Recently, I have been struggling with attacking a backlog of automation test cases. I took a much needed break to spend the weekend scrapbooking with a friend. We drove out of town to attend a crop, or gathering of scrapbook hobbyists for those not in the scrapbooking scene. I certainly wasn’t the most experienced, with some scrappers having been scrapbooking for more than 15 years, but I wasn’t the most novice either since one attendee had never made a page before. I met some new friends, ate too much, made some lovely art involving photographs, and learned something useful.

The scrapbooking consultant was pleased to have some newbies attending a crop for the first time. She shared this advice with us: start scrapping your most recent photos. When we started to protest, she assured us that we would have the most energy to attack this problem rather than trying to start at the bottom of the stack of photographs that we have accumulated for years and years. Then, we would feel encouraged to continue with the project of picking up older images to stylize in our layouts.

This suggestion appealed to me since I found the most enthusiasm for a recent trip I had taken to The Wizarding World of Harry Potter. I felt less concern about leaving earlier photographs to languish in their boxes and ended up producing much more in the time I had available. Since my friend was working on the same subject matter, we encouraged each other and even collaborated on some great design ideas.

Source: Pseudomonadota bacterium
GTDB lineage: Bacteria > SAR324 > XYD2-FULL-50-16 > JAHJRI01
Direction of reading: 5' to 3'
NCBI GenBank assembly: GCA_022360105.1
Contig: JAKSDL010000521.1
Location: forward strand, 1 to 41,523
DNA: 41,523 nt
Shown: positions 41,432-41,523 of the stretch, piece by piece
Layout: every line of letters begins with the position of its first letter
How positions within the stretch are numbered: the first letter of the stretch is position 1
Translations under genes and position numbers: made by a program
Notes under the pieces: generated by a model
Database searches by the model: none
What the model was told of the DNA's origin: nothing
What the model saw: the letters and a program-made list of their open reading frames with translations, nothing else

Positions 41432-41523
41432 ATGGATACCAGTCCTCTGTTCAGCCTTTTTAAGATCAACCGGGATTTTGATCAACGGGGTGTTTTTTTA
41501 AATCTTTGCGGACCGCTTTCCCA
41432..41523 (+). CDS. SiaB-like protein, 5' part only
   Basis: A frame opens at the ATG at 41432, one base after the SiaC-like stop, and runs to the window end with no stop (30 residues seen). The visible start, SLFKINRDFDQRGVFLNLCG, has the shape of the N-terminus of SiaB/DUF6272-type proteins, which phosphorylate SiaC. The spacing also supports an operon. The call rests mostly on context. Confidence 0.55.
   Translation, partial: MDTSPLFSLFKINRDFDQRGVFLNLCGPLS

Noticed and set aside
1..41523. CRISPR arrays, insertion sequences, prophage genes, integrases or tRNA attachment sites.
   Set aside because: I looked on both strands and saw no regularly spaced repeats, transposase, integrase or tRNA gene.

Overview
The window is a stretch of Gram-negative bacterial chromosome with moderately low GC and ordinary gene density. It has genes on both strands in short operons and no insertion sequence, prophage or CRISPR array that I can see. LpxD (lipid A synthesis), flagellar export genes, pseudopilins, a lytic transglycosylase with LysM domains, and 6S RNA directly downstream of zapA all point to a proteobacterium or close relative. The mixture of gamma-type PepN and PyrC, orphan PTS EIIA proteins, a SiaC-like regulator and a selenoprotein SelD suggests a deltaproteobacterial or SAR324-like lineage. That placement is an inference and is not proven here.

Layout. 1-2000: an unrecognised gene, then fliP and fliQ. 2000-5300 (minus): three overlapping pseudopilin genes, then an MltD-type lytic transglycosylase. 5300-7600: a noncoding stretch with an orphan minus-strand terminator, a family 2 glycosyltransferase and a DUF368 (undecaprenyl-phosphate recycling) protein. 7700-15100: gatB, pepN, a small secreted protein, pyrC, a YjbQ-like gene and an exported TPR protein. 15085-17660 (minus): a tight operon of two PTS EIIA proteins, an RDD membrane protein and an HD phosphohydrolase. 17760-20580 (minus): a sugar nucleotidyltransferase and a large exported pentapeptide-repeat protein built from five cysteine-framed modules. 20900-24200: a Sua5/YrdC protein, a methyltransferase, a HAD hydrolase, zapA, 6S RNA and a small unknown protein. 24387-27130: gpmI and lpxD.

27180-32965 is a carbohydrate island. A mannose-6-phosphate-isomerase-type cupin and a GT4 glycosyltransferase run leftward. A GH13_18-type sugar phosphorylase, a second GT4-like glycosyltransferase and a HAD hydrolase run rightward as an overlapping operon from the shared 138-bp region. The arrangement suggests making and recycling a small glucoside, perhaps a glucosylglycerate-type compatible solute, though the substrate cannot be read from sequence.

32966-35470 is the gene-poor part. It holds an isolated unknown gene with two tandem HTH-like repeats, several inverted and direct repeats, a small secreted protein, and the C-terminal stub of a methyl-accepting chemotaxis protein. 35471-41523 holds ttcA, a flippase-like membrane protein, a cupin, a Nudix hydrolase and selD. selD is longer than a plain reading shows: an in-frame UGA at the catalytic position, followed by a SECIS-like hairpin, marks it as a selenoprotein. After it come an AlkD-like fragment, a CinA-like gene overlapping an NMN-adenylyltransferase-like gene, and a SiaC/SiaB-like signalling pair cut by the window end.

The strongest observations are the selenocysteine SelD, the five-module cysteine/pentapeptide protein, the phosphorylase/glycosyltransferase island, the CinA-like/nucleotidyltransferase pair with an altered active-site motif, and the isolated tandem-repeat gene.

Prevent a Bail Out

Now that I am back from this refreshing play and getting down to business at work, I find that this lesson resonates with my automation work as well. The most stale test cases are much less appealing and much less fresh in the minds of the developers who collaborate with me on the automation project. In addition, we have an opportunity to make this new code more testable and more automatable rather than having to work around some part of the existing code base that wasn’t written with this end in mind. The automation code becomes more maintainable. The real win is to stop the flow of automation opportunities straight into the backlog that we then have to bail out later, effectively plugging the leak. When we approach the stories in the current sprint as automation candidates, we know that we may have some rework in the future, but that is part of writing code, whether in a product or a a meta-product like automation.

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